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3 Grocery Stores to Shut Down after City Council approves Hazard Pay Ordinance

hero pay increase

After the City voted to approve a mandatory $5 hazard pay ordinance for grocery and retail businesses on March 3rd, 3 major LA grocery stores announced that they will be forced to shut down.

Councilmember John Lee, who voted to reject the ordinance, stressed how a mandatory hazard pay ordinance would impact grocery stores and the surrounding communities.

Not long after the Council's motion, Kroger announced that the ordinance would raise costs by $20 million over 120 days - forcing 3 grocery stores to close shop by May.

Similarly, in Long Beach, after the Council passed a similar ordinance, two local grocery stores announced that they would close shop by the end of Spring. This would, in turn, put dozens of grocery workers out of a job.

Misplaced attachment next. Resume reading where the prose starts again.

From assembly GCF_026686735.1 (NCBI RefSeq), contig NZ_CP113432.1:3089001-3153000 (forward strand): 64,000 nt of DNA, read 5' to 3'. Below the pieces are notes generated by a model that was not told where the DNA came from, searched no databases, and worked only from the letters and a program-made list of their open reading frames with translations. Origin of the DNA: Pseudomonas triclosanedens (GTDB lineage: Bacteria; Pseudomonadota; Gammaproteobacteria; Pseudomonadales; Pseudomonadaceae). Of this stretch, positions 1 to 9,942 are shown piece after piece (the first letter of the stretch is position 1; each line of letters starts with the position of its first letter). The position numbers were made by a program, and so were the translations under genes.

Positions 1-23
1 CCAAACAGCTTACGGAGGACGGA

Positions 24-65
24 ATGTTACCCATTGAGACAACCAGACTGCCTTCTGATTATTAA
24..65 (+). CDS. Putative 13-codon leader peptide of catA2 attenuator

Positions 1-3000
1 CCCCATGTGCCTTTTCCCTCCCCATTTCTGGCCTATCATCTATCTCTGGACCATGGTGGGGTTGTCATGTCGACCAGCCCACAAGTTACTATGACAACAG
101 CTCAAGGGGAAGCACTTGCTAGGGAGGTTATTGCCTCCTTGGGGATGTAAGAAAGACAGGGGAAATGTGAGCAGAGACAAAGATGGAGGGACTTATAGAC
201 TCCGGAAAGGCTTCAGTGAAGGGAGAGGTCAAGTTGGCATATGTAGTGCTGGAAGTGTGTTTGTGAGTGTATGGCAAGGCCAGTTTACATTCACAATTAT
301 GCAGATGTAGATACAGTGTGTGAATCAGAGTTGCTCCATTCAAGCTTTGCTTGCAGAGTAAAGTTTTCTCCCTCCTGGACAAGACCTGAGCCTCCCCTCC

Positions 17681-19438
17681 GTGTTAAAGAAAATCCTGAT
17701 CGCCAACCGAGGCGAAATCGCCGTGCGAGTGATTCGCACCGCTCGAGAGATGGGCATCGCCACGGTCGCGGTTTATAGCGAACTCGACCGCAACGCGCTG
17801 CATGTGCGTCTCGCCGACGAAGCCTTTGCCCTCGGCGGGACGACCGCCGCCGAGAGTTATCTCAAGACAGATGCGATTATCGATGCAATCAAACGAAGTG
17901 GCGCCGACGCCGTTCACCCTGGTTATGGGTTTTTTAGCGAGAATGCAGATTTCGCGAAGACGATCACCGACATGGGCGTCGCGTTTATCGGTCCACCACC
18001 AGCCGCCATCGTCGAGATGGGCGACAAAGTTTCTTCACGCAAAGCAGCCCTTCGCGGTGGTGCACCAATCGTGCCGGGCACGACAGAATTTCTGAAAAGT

This is indicative of how extensive government regulation and labor laws can have unforeseen consequences - especially to the people it seeks to benefit.

According to California Grocer's Association, grocery stores have always operated under small-profit margins. Furthermore, due to the pandemic, stores have already been forced to absorb millions in COVID-19 equipment and sanitation efforts.

Wage increases should be negotiated - not legislated

As grocery stores struggle through the hazard pay mandate, the City is also proposing a wage increase on all frontline workers, such as janitorial staff. As our economy re-opens, this would severely impact the ability of commercial tenants to operate at a fair and viable cost.

BOMA/GLA formally opposes any hazard pay mandates as they are currently proposed.

As per our Position Statement on Labor Relations, BOMA/GLA believes in workers’ right to organize in their workplace and for unions to negotiate wages and working conditions on their behalf. To this end, we believe that conversations about wage increases must happen between employers and unions - not between City Councilmembers.

Wage increases should be negotiated, not legislated. In effect, the City's ordinance bypasses labor negotiations and the right to organize.


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